It is not often, but there are times when the United States looks as if it is still living the frontier life, back at least two or three decades from the rest of the world. This is especially ironic, puzzling and can even be tragic, given how forward-leaning it is in many spheres of contemporary life.
Backwardness and lagging behind is particularly evident in the question of the technology the U.S. deploys on credit and debit cards.
While the world is equipped with micro-chips containing encrypted information, and thereby providing a level of security above the magnetic stripe, the U.S. and one other country in Africa, continue to use cards with a magnetic stripe.
It is those magnetic stipe credit and debit cards that have compromised in the hacking debacle that faces some 110 million Target customers.
But the real story lies behind the failure to keep up with the technology.
Who is going to pay for the leap into the chip cards?
In most countries, there is a separation between merchant banks and retail or consumer banks, while in the U.S. that distinction does not exist. And although the credit card companies continue to charge exorbitant interest rates of high teen percentages, or higher depending on the credit worthiness of the card holder, and VISA and MasterCard provide a level of protection that does not accompany the debit cards, no single entity is willing to "purchase" the new technology, even though we all know that whatever the new system would cost, the consumer would eventually pay the freight since the cost would be passed along to him/her buy whichever institution made the initial investment.
Preserving the "freedom" of the business and bank owners/operators is now costing 110 million, (and this kind of hacking incident could be replicated many times before the system is changed) loyal and credit-worthy, and honourable consumers who bought at Target in the month before Christmas, considerable inconvenience as well as lost cash in many cases.
So it is the consumer who suffers, (not to mention the loss in business to Target) while the "big players" fiddle, and while Congress which has not even entered the credit card business in any significant way for several years, while the technology has galloped into the future, sits idling its million-dollar engines, smoking cigars and drinking martinis. (Over 50% of the members of Congress now qualify as millionaires, according to the latest reports on their personal wealth!!)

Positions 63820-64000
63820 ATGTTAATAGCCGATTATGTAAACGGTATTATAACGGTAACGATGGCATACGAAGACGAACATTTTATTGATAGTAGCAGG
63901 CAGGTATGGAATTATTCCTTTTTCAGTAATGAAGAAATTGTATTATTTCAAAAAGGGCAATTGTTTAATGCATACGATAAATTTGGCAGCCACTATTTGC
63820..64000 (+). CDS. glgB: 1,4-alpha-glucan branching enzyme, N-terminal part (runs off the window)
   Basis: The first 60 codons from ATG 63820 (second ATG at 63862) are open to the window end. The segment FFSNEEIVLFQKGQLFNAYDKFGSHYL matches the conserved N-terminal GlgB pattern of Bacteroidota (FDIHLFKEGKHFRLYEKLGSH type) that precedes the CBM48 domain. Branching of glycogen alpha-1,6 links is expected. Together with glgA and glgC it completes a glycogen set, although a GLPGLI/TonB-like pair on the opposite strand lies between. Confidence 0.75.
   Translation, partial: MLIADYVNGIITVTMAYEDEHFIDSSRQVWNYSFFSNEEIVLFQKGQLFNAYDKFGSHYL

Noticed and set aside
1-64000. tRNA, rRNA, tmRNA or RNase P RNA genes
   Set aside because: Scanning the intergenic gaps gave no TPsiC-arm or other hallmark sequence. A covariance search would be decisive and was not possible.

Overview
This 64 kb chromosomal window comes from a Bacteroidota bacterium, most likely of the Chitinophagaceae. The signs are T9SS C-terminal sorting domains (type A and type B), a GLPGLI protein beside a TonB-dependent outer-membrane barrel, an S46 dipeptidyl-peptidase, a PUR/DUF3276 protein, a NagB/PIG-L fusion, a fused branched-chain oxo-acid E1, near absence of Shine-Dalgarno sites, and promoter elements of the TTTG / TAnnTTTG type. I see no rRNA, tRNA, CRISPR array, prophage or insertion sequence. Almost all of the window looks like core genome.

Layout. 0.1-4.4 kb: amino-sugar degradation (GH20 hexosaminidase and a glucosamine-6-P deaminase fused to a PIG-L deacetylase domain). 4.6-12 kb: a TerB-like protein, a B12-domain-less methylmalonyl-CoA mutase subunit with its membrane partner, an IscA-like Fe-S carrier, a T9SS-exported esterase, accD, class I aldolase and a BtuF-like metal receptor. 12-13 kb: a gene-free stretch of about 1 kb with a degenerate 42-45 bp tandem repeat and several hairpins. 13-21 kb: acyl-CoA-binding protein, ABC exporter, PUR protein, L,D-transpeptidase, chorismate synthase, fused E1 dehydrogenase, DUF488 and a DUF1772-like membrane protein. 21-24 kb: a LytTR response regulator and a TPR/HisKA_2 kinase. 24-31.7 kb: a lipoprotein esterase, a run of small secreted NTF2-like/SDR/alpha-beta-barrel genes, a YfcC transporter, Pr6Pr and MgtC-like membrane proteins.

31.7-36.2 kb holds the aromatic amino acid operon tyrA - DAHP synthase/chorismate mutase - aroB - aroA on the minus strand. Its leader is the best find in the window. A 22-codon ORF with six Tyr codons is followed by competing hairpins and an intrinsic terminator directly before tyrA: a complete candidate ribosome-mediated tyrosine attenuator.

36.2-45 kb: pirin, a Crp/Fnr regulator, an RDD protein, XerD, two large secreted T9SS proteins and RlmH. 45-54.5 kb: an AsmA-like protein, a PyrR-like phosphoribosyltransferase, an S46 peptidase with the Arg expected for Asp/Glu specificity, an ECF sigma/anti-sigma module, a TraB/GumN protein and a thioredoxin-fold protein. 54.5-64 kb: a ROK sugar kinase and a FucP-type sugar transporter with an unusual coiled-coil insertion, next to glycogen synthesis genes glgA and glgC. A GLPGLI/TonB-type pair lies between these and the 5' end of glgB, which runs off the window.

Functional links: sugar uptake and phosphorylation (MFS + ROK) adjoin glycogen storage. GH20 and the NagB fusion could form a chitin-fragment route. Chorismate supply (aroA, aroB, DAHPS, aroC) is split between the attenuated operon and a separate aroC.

A similar "falling through the cracks on a serious public issue in both Canada and the United States exists over who is going to purchase new rolling stock for the purpose of transporting dangerous materials on the railroads that criss-cross both countries, especially with the advent of the new and more dangerous crude that is coming from both North Dakota and the Alberta tar sands in search of new markets.
The current edition of tanker rail cars (DOT 111) carries the number of the U.S. piece of legislation that brought them into service, with their relatively thin metal skins, and their relatively insecure connections that have proven to break easily in the event of a crash, of which there have been two in the recent weeks in Canada, first in Lac Magantic in Quebec and then in Plaster Rock in New Brunswick.
While the Canadian government has proposed tougher standards, thicker walls and safer connections, the cost to convert the hundreds of thousands of DOT 111 cars currently in operation on both sides of the 49th parallel is estimated to be $1 billion. Currently the existing cars are owned by several principals, including the leasing companies, the oil companies the rail companies and some transport companies. None of those principals is prepared to bear the cost alone, even though, once again, whoever is consider to be the "consumer" will ultimately bear the cost in additional price hikes.
And the legislation that has been outstripped by the advances in the acquiring of crude, more flammable and therefore more dangerous in the event of a derailment, the legislation and the regulations lag behind the public protection of ordinary people living in small towns and villages through which the national rail lines are built.
So on both credit/debit cards in the U.S. and on rail cars designed to transport dangerous materials on both sides of the 49th parallel, governments are failing the ordinary people, in areas that are proving dangerous to their bank accounts and, although less frequently, to the safety of their communities and their lives.